Ford’s new deal with a Chinese electric vehicle (EV) battery manufacturer has triggered bipartisan concern over economic and national security risks.
The iconic American automaker on Feb. 13 announced that a new $3.5 billion plant will be built in Marshall, Michigan, 100 miles west of Detroit, to produce lithium-iron-phosphate batteries, better known as LFP, a type of battery cheaper but less energy-dense than the nickel-cobalt-manganese chemistry that currently dominates the market.
A wholly owned subsidiary will own the factory and employ the workers, Ford said, while China’s Contemporary Amperex Technology Co. Ltd. (CATL), under a licensing agreement, will provide the EV battery technology, some equipment, and workers. CATL is the world’s largest manufacturer of EV batteries, known for its dominance in LFP batteries.
The deal came amid heightened concern across the political spectrum over the Chinese regime’s efforts to subvert the United States to overtake it both economically and militarily. The deal was announced not long after the United States shot down a Chinese spy balloon that had hovered over sensitive military sites across the country, drawing widespread outrage.
While Ford and Michigan officials have touted the deal as an economic boon for the state, with Michigan Gov. Gretchen Whitmer, a Democrat, saying the expected creation of 2,500 jobs will “build on Michigan’s economic momentum,” others have expressed alarm over the U.S. automaker’s collaboration with a Chinese firm, given the communist regime’s ultimate ambitions to supplant American industries in the global market.
That’s the reason Virginia Gov. Glenn Youngkin, a Republican, late last year pulled the commonwealth out of the bid for housing the factory.
Tax CreditsFord expects production to begin in 2026, with the plant estimated to produce enough batteries for 400,000 EVs each year. Ford will introduce LFP batteries on Mustang Mach-E this year and on the F-150 Lightning in 2024, using CATL batteries from China, before the plant opens in Michigan in three years’ time.
The automaker expects that the deal will benefit from federal tax credits for EVs under the Inflation Reduction Act (IRA). Under the new law, customers of EV vehicles can receive up to $7,500 in “clean vehicle credit,” with the amount dependent on whether the vehicle, batteries, and battery components are made and sourced from the United States.
This credit won’t be available for vehicles with components manufactured or assembled by a “foreign entity of concern,” generally a reference to China, Iran, Russia, and North Korea.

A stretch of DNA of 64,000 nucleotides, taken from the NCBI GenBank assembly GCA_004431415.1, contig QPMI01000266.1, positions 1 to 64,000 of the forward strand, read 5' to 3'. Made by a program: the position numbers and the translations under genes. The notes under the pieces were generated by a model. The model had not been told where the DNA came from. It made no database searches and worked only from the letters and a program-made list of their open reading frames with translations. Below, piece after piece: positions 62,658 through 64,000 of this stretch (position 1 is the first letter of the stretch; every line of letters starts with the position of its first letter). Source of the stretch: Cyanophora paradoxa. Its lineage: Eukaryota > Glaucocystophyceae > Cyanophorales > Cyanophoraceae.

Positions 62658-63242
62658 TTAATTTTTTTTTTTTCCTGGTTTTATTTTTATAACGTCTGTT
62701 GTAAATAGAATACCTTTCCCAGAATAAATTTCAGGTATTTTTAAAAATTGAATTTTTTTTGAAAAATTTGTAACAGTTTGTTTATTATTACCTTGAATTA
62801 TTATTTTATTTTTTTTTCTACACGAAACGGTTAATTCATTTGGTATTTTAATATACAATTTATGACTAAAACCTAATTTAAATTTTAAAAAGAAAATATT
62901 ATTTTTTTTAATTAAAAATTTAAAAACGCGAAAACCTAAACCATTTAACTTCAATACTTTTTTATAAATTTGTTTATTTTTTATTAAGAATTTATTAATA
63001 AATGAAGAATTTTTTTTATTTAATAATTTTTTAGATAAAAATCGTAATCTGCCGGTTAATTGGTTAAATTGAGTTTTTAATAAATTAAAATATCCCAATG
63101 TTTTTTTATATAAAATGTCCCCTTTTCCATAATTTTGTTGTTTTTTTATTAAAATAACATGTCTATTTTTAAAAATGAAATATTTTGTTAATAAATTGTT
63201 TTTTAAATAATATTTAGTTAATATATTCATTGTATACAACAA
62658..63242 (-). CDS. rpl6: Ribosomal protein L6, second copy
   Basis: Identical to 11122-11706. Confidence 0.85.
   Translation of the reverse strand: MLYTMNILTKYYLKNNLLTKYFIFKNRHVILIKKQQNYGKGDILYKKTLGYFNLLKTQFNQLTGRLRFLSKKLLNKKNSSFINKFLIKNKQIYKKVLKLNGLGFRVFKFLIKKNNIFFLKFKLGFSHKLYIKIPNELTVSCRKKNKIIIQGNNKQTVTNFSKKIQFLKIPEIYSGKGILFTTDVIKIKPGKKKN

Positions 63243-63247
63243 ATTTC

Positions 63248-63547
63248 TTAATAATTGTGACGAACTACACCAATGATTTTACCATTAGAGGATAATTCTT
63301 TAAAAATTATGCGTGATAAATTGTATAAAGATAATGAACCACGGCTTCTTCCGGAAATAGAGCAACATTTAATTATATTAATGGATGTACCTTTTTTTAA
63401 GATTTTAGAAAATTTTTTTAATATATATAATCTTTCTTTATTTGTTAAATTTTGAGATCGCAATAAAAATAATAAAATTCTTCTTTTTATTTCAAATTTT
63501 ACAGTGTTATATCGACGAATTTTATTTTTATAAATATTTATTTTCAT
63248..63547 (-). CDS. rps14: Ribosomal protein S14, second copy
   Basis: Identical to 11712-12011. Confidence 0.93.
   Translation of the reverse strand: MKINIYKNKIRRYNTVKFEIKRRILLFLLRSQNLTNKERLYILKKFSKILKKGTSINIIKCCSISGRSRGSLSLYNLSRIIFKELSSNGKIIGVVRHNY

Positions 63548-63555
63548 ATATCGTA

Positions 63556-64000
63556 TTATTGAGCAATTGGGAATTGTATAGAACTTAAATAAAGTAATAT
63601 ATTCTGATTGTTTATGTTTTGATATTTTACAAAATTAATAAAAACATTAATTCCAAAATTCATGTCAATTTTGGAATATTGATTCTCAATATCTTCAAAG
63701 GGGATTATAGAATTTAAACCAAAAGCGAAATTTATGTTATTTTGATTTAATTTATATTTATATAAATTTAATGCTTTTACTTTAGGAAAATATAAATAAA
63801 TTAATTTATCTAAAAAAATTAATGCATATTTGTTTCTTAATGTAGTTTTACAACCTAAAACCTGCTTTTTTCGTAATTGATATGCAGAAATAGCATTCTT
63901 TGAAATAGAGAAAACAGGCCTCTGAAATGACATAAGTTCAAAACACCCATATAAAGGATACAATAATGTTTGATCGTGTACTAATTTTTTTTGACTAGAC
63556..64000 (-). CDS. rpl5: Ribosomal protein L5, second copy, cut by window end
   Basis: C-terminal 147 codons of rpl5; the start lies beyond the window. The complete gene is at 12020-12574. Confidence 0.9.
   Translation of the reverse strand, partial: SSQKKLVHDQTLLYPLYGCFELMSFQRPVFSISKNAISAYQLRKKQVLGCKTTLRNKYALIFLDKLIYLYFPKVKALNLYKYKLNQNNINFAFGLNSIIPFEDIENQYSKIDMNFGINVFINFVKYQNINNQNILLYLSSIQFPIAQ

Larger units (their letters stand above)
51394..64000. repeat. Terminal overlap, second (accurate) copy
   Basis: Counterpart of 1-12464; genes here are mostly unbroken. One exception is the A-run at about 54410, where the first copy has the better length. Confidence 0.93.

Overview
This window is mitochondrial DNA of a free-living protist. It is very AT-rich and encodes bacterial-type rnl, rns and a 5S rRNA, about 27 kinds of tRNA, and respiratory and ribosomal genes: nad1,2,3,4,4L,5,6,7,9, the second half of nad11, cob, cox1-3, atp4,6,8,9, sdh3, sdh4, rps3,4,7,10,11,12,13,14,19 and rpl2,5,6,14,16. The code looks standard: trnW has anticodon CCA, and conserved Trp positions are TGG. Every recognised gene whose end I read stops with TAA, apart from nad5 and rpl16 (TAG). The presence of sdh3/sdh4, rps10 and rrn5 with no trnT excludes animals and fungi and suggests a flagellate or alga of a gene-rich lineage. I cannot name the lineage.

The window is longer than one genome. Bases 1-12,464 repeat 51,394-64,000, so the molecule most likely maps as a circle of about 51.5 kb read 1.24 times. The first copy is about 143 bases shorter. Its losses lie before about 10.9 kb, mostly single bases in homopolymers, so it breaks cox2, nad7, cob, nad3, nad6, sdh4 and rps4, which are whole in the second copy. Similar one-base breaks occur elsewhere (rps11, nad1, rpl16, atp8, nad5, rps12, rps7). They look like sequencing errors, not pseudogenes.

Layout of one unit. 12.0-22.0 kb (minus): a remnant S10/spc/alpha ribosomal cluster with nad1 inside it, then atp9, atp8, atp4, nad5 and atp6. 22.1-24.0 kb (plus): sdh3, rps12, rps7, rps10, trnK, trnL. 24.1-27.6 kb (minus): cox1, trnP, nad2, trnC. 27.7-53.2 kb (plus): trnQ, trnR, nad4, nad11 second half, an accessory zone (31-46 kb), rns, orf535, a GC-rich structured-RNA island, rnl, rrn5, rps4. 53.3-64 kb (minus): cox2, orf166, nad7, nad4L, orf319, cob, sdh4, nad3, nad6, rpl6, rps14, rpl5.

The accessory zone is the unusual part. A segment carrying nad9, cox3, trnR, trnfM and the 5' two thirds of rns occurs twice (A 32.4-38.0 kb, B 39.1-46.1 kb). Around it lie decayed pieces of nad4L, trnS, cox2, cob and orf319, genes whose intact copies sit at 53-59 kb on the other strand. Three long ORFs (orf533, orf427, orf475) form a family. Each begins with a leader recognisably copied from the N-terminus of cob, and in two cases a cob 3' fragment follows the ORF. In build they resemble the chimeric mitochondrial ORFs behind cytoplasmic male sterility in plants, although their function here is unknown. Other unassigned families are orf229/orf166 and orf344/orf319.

Ford expects that buyers would initially be eligible for half of the $7,500 in tax credits, with the possibility of getting the full amount over time based on where the firm sources battery minerals. The Treasury Department has said it would release the proposed guidance on “foreign entity of concern” and other terms in March.
According to Nick Iacovella, a spokesperson for the Coalition for a Prosperous America (CPA), the production tax credit amount for the battery plant could reach $1 billion, depending on the exact terms of the licensing agreement, given the factory’s annual capacity of 35 gigawatt-hours, or 35 million kilowatt-hours. CPA is an advocacy organization representing exclusively manufacturers that have productions in the United States. Ford is not a member of the CPA.
A partner at a global law firm in Washington who specializes in national security litigation said that the underlying viability of the deal rested on access to the IRA tax credit. Therefore, Ford would have structured the arrangement in a way to ensure eligibility and thus the ability to pay CATL with pots of money that would not have been available without the tax credit.
In this way, the lawyer believes that the arrangement is in effect a joint venture.
“At the end of the day, [CATL] is a Chinese company with Chinese nationals and ties to the Chinese Communist Party. And they are going to be working here in the United States under the cover of Ford, one of the most iconic U.S. brands in the world, even though the behavior, the technology transfer, and the financial incentives are all the same as if it were Ford and CATL working side by side in a 50-50 joint venture,” the attorney source told The Epoch Times on condition of anonymity, as his firm does business in China.
Diana Furchtgott-Roth, director of the Center for Energy, Climate, and Environment at the Washington think tank Heritage Foundation, said that regardless of the tax credit amount, “it is still a misuse of American taxpayer funds” because “these credits were intended to go to United States operations, not Chinese operations.”
“The biggest national security concern is that we are becoming dependent on China for an important element of our transportation,” Furchtgott-Roth told The Epoch Times.
“President Biden and the state of California and other states have aspirational goals of 100 percent sales of electric vehicles in 2035. And if China continues to dominate the electric battery market, then we are going to be dependent on China for an important component of our transportation.”
Aided by the CCPUnder Beijing’s national industrial plan, known as “Made in China 2025,” the communist regime aims to dominate global high-tech manufacturing, and EV battery technology is one such strategic industry.